The return of Milo: A spent force or a force to reckon with?

Milovan Rejevac GFA HQ Black Stars.png Milovan Rajevac

Tue, 28 Sep 2021 Source: Simon Aikins


After all the assumptions and speculations, the eagle has finally landed. Coach Milovan Rajevac is back in Ghana as Black Stars' gaffer once more.

The Serbian in his last relationship with the Black Stars excelled beyond reasonable doubt by leaving an indelible mark in the annals of Ghana football.

Like every other human being, he ditched the team to seek for greener pastures after enriching his curriculum vitae (CV) in Ghana.

His decision to leave did not come as a surprise because he had led the team to the Quarter-Finals of the World Cup with just a kick away into the semis which was excruciatingly denied by Luis Suarez.

With such a stupendous performance, it was just a matter of time for him to leave because it takes deep pockets to keep such a calibre of coach and with our financial predicament, we could not hold on to him.

Unfortunately, he was not as successful with other teams as he was with Ghana, making him a nomadic coach after his romance with the Black Stars withered.

What Does He Bring To The Table?

In Milo is a tactical gem, though his tactics sometimes get us sitting on pins and needles, coupled with his one goal project. That notwithstanding, he gets the job done.

His affinity for young players is unparalleled. He gave the likes of Samuel Inkoom, Dede Ayew, Emmanuel Agyemang Badu and a host of others the opportunity to shine at the AFCON in 2010 in the absence of some senior players due to injury. Those young players went on to become the backbone of the team at the 2010 World Cup.

Another good quality of Milo is that he is no pushover. He has got the heart to take the unpopular decisions, damning the consequences.

He benched the poster boy of Ghana, Stephen Appiah and experienced midfielder, Sulley Ali Muntari in some matches to the chagrin of the powers that be at the 2010 World Cup, but was able grind out results.

With the kind of system we find ourselves, such strong willed coaches are those needed to man our dug out; being someone who can parry all influences within and outside the corridors of Ghana football.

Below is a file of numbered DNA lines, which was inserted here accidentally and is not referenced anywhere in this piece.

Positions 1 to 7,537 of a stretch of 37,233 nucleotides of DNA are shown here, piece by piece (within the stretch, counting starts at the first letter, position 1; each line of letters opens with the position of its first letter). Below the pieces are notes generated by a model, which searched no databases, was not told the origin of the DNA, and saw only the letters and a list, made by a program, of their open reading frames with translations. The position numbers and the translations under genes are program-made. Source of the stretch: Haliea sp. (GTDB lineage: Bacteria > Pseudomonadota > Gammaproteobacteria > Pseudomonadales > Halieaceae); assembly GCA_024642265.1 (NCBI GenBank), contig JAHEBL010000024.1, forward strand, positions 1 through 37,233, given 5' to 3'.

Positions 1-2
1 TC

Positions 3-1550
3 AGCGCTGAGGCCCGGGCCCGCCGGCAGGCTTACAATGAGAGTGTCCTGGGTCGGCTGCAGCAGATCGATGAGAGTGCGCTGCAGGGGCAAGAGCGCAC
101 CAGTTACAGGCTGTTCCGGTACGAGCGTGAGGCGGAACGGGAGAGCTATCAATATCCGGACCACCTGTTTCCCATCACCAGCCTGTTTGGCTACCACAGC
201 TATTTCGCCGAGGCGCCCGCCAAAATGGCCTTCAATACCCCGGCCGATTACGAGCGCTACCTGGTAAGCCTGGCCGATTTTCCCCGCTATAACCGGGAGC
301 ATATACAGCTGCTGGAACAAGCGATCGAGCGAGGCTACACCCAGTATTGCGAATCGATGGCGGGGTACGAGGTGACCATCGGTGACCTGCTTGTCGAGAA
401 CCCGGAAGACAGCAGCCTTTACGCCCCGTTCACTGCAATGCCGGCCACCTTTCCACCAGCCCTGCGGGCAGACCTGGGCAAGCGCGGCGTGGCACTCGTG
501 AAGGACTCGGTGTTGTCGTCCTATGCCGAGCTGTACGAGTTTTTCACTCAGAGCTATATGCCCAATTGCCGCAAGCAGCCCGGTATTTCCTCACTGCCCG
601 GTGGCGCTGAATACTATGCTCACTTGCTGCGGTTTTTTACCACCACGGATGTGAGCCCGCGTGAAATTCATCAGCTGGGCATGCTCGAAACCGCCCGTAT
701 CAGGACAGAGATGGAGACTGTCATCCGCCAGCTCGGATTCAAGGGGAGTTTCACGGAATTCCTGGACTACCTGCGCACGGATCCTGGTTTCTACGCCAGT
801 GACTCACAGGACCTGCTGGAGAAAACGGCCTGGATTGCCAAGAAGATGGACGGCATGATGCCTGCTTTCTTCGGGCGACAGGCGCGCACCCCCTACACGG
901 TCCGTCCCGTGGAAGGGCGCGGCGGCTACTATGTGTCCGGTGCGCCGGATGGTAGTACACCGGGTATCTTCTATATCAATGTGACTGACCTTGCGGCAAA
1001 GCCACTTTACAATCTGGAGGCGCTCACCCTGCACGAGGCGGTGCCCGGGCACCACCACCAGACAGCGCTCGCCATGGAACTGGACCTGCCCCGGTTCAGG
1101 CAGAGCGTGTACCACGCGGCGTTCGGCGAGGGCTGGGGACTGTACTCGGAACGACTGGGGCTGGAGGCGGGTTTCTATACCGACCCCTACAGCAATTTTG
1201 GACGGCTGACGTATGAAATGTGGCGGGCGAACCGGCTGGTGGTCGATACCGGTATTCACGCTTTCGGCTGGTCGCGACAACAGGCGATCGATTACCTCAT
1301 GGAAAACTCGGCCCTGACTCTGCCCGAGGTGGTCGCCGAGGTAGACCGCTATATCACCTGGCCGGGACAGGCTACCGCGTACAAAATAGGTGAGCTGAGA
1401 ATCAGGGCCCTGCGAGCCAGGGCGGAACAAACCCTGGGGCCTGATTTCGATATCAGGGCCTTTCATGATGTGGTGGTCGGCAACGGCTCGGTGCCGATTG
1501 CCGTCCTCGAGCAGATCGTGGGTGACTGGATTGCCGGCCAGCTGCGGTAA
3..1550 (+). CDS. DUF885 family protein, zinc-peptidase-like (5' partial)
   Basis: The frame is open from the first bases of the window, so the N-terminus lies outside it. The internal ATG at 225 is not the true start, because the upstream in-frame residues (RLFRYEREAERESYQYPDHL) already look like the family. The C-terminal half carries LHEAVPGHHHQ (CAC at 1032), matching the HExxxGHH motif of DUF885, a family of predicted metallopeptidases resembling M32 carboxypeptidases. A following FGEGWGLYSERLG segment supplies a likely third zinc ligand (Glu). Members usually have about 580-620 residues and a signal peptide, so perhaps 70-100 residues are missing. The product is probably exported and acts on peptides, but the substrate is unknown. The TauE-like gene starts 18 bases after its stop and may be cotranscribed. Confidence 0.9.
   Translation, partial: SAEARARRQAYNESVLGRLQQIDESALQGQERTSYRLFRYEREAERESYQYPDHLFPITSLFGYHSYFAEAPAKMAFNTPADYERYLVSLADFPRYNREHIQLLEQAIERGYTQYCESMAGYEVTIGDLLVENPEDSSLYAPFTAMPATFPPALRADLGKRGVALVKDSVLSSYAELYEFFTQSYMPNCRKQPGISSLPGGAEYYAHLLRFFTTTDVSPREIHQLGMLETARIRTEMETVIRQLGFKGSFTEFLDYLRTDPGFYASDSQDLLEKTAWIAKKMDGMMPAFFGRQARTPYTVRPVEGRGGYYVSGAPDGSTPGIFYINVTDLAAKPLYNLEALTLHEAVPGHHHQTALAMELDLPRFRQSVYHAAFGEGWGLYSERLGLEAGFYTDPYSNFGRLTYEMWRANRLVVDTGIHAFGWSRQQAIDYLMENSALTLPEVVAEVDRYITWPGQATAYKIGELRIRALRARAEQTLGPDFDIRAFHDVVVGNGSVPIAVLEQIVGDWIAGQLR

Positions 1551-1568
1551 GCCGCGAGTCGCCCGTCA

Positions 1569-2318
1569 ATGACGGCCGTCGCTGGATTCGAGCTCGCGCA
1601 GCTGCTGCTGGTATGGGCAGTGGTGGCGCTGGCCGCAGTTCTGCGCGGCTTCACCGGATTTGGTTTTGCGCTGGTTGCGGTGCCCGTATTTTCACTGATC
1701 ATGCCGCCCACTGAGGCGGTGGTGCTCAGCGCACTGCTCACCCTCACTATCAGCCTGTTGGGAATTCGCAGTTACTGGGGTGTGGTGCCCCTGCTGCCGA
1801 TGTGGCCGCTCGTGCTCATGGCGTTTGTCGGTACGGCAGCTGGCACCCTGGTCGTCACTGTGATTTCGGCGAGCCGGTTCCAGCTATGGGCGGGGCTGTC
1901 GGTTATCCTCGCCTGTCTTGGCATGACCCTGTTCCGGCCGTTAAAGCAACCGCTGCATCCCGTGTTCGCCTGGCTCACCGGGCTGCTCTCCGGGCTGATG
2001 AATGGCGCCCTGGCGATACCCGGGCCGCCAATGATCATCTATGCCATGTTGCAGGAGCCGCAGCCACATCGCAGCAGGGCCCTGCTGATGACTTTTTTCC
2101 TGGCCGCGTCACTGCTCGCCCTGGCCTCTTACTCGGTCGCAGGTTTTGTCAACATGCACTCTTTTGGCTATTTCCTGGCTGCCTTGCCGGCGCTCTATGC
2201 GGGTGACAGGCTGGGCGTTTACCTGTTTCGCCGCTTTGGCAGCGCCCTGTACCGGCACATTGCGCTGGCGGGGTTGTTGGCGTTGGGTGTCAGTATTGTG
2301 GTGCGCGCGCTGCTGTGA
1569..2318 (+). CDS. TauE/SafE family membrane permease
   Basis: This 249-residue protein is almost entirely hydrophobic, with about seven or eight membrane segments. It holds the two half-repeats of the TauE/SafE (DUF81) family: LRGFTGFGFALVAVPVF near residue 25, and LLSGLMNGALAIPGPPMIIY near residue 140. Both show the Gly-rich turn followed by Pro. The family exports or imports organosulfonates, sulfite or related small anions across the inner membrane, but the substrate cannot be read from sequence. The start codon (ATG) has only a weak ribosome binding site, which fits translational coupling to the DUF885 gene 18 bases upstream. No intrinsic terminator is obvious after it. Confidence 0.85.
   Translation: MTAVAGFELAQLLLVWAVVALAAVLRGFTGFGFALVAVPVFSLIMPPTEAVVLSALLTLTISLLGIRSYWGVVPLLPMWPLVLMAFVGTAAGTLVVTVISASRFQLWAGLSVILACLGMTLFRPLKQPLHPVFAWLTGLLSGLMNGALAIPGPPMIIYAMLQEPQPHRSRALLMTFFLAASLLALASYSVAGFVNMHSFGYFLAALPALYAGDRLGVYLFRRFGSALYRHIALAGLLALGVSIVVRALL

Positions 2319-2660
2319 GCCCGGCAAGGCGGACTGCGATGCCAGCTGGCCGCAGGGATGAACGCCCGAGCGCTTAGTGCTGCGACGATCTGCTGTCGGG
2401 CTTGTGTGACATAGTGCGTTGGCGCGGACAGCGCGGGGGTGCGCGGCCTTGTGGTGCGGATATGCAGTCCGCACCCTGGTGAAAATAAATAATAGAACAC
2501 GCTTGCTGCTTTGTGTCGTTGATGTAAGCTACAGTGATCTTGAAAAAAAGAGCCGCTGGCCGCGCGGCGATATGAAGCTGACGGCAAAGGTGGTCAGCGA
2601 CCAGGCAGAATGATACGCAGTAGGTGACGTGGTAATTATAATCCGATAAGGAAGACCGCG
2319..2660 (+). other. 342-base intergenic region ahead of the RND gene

What are Cynics Saying or Asking?

Milo is not loyal! Per his previous behaviour, should a mouthwatering deal be dangled in front of him, he will not think twice about leaving us again. I pray there is a clause in his contract that will pin him down or make it difficult for him to abandon ship midway through the journey.

If Milo is a coach worth his salt, why did he fail at other jobs? This shows that Ghana had the materials needed to scale all hurdles, and with his technical guidance, they achieved success.

Another critical question is that, why has Milo not been signed by a top club or a great footballing nation since he left Ghana? Your answer is as good as mine.

Is Milo aware he is not going to get same or better players that he got in his first stint and that he is going to start from scratch? The current players do not match up to the 2010 AFCON and World Cup Squads. This is the time for him to show the nation that he is and has always been good.


With what he has done after leaving Ghana, I doubt he possesses the magic wand to turn around the fortunes of Ghana football. The Ghana Football Association could have gone a notch higher, but that comes with digging deep into the reserve to attract a world class coach, so we have to make do with Milo.

In this our ailing economy, $30,000 monthly salary is huge, so he should do what is necessary to warrant the salary by delivering the golden fleece that has eluded Ghana for years.

Columnist: Simon Aikins
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